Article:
The American Film Institute put “Some Like It Hot” — Billy Wilder’s 1959 film starring Tony Curtis, Jack Lemmon and Marilyn Monroe — on the top of its funniest-movies list.
“Sugar” — the musical based on the film, now getting a spirited revival at Westchester Broadway Theatre in Elmsford — is unlikely to top any similar theatrical list, hamstrung by forgettable Jule Styne songs and regrettable Bob Merrill lyrics.
The team at WBT gives it everything they’ve got — Charles Repole’s cast fires on all cylinders, Matthew Hemesath’s costumes are brilliant, Michael O’Steen’s choreography is sublime and Jeff Tanski’s orchestra sounds great — but they can only take it so far in service to a lackluster musical.
It’s like asking the Yankees to play Wiffle ball.
“Sugar” is still the story of two out-of-work Depression Era, Chicago musicians (Gary Lynch as Joe and Eric Santagata as Jerry) who witness a Mob massacre and must leave town. They don dresses and join the all-girls band, Sweet Sue and her Society Syncopators, on a train to Miami.
Joe (now Josephine), falls for Sugar Kane (Colleen Hawks), a ukelele-playing blonde bombshell who has a taste for liquor and the wrong saxophone players.
Once in Miami, Jerry (now Daphne), catches the eye of a dirty-old-man Sir Osgood Fielding Jr. (Ed Romanoff), who happens to be a millionaire. Joe pretends to be a millionaire to win Sugar over — and she falls for him.
Before long, the mob — a funny, energetic crew of tap-dancing bad guys led by Yoav Levin as Spats Palazzo — shows up in Miami and things get interesting.
A sample of Bob Merrill’s groan-worthy lyrics, from “Sun on My Face”: “We’re giving winter that old double whammy/At 8:10 a.m., Miami, Miami. ”
And Jule Styne’s music is forgettable in the extreme.
With the exception of “Hey, Why Not!” — a cute number with Sugar and a crowd of sweet-singing chorus boys — the tunes failed to land. “Doin’ it for Sugar” might just be the weakest Act 1 number ever written — and it is inexplicably repeated in Act 2 and then in the finale.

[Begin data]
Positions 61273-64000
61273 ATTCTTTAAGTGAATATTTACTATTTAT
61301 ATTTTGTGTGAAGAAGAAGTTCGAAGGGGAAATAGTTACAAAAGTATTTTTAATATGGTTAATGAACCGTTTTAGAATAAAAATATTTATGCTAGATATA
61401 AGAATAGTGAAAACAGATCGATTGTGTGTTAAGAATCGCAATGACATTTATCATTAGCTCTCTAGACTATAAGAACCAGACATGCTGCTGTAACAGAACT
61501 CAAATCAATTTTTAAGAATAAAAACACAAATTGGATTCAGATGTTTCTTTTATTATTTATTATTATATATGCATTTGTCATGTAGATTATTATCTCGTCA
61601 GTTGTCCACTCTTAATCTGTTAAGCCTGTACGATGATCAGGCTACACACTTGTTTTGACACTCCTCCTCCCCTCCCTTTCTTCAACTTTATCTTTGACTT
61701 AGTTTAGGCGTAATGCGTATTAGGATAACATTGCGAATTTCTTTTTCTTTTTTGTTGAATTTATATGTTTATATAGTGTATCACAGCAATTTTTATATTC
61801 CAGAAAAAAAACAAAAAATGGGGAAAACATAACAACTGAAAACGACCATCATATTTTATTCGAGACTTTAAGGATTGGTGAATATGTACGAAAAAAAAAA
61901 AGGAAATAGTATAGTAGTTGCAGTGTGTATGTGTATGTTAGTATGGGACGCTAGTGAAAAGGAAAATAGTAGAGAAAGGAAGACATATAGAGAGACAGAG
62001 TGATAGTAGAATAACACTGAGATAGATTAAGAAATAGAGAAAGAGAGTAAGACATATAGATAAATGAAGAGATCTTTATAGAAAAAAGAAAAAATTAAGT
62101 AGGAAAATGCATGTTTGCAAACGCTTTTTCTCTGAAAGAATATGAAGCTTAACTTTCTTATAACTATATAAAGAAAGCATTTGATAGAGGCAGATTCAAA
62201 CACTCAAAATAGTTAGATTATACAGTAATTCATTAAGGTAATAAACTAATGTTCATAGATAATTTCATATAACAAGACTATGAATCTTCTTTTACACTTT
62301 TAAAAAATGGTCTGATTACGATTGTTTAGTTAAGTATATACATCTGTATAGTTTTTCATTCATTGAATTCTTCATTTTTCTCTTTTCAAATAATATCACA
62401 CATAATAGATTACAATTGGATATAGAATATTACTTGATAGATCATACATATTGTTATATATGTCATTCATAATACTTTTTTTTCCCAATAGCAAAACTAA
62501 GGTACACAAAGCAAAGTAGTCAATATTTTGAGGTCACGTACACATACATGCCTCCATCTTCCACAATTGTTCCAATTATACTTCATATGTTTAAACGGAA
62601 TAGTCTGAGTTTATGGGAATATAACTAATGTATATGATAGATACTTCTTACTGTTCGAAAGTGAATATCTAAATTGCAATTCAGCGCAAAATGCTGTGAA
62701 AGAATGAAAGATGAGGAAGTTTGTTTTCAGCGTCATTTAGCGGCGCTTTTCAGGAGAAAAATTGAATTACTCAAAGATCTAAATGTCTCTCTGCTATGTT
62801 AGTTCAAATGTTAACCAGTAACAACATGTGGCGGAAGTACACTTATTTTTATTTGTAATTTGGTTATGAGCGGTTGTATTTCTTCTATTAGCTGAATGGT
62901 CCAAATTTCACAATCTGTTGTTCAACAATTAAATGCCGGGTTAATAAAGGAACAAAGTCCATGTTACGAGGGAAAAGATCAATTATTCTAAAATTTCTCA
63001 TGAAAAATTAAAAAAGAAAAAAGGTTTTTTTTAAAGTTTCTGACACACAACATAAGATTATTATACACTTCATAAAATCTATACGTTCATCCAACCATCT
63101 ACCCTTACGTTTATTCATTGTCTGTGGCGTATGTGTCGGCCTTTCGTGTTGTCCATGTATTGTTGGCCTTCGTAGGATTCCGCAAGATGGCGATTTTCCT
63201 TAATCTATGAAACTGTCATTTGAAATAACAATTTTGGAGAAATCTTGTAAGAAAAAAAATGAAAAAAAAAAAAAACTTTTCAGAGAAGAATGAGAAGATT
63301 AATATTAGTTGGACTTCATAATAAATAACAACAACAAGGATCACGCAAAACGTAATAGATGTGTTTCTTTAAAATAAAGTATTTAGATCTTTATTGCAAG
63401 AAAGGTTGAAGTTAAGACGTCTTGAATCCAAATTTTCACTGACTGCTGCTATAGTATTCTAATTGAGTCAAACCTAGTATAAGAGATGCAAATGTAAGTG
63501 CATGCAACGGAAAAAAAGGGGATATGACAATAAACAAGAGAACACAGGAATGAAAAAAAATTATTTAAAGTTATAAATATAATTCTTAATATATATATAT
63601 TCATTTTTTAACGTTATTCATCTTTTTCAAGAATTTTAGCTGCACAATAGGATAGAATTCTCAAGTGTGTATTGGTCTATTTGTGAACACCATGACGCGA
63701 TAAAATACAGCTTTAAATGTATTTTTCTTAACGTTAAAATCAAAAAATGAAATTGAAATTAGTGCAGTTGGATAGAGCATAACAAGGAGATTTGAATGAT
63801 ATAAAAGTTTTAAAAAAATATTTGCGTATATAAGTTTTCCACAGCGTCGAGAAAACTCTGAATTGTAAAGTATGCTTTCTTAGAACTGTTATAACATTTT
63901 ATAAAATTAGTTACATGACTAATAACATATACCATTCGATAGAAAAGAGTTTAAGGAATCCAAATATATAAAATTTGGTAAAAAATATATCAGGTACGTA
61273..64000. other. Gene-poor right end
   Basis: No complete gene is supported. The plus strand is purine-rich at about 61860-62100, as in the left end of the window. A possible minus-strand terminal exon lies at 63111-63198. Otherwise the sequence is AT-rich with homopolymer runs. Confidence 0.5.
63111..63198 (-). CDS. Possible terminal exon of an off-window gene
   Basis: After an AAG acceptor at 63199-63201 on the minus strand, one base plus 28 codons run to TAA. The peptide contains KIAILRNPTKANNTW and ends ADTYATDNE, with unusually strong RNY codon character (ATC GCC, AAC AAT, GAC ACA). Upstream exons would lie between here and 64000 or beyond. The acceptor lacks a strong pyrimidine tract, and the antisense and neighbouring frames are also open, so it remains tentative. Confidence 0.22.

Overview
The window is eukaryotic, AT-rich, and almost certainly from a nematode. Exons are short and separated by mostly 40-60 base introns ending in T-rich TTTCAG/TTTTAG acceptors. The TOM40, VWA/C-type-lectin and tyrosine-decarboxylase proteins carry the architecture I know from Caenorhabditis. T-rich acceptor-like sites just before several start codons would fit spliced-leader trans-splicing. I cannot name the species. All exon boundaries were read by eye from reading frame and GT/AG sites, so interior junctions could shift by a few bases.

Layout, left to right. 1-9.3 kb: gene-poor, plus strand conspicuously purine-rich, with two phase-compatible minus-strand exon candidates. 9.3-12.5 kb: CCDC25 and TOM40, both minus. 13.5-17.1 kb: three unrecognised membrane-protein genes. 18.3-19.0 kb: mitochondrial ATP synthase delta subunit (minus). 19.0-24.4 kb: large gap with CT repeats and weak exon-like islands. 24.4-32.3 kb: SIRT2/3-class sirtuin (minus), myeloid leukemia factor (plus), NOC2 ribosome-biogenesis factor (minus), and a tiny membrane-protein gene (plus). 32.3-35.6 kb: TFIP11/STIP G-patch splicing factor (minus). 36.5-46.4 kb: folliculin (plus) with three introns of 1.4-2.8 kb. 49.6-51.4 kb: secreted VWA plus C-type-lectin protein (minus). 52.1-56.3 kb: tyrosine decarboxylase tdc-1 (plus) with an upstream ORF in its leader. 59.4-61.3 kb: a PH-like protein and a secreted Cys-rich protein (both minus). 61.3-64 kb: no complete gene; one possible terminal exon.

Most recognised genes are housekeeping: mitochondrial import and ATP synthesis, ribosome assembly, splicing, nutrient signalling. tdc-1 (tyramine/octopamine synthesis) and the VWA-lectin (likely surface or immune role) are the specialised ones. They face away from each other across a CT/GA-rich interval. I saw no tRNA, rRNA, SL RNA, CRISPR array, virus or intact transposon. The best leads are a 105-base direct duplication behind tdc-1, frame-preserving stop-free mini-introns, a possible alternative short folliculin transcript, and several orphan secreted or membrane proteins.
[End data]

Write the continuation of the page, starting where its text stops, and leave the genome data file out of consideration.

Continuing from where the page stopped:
But they’re giving it their all at the Elmsford dinner theater.
The excellent chorus spins and twirls and jumps into what seems an endless supply of costumes — the girls in show outfits, the girls in bathing suits, in nightgowns, in traveling clothes, in nurse’s whites — at a dizzying rate.
Hemesath’s costumes are simply impeccable. Rack after rack of outfits make their way onto the stage, each so well-appointed, so right for the characters. The costumes for Sugar, in particular, are just gorgeous.
The voices are quite fine, with some particularly nice harmonies, and Tanski’s WBT band never sounded better.
Colleen Hawks brings a pitch-perfect Marilyn Monroe impersonation — breathy, adorable and, yes, quite curvaceous — to the role of Sugar, a girl who always gets “the fuzzy end of the lollipop.”
Hawks’ timing is fine, her singing voice clear and sweet, as in the 11 o’clock number, “The People in My Life,” in which she finds real emotion.
While Gary Lynch seems less suited to the role of Joe/Josephine — he lacks the magnetism of a leading man — he still manages to find the chemistry with Santagata and Hawks. His delivery of Joe’s big ballad, the forgotten-before-it’s-finished “It’s Always Love,” was a bit stilted, with an earnestness that seemed to come from out of nowhere.
As Osgood, Romanoff sings the creepy “November Song” about how “naughty old men need love,” but seems to grow into the role in Act 2, hitting his comic stride by going all out.
Eric Santagata brings an endearing quality to Jerry/Daphne (the Jack Lemmon part), a man in women’s clothing who — despite the draft — grows to like wearing a dress. His comic dance with Romanoff — two men dancing together, one in a dress, to “Beautiful Through and Through” — brought down the house.
The hard work makes a difference, but it can only get you so far.
A Wiffle ball isn’t going to clear the wall at Yankee Stadium.
Where: Westchester Broadway Theatre, 1 Broadway Plaza, Elmsford.
When: Through July 3. Performances are Thursdays through Sundays, with select Wednesday matinee and evening performances. Wednesday and Thursday matinees: lunch at 11:30 a.m., show at 1 p.m. Wednesday through Saturday evenings: dinner at 6 p.m., show at 8 p.m. Sunday matinees: lunch at noon, show at 1:30 p.m. Sunday evenings: dinner at 5 p.m., show at 7 p.m.
Tickets: $62 and $75, plus tax. (Discounts for groups of 20 or more, children, students and senior citizens at selected performances.)
Next at WBT: “Peter Pan” runs July 8 through Aug. 15.
Photo by John Vecchiolla: The stars of “Sugar” at Westchester Broadway Theatre in Elmsford are, from left: Eric Santagata (Daphne/Jerry); Colleen Hawks (Sugar Kane); and Gary Lynch (Josephine/Joe).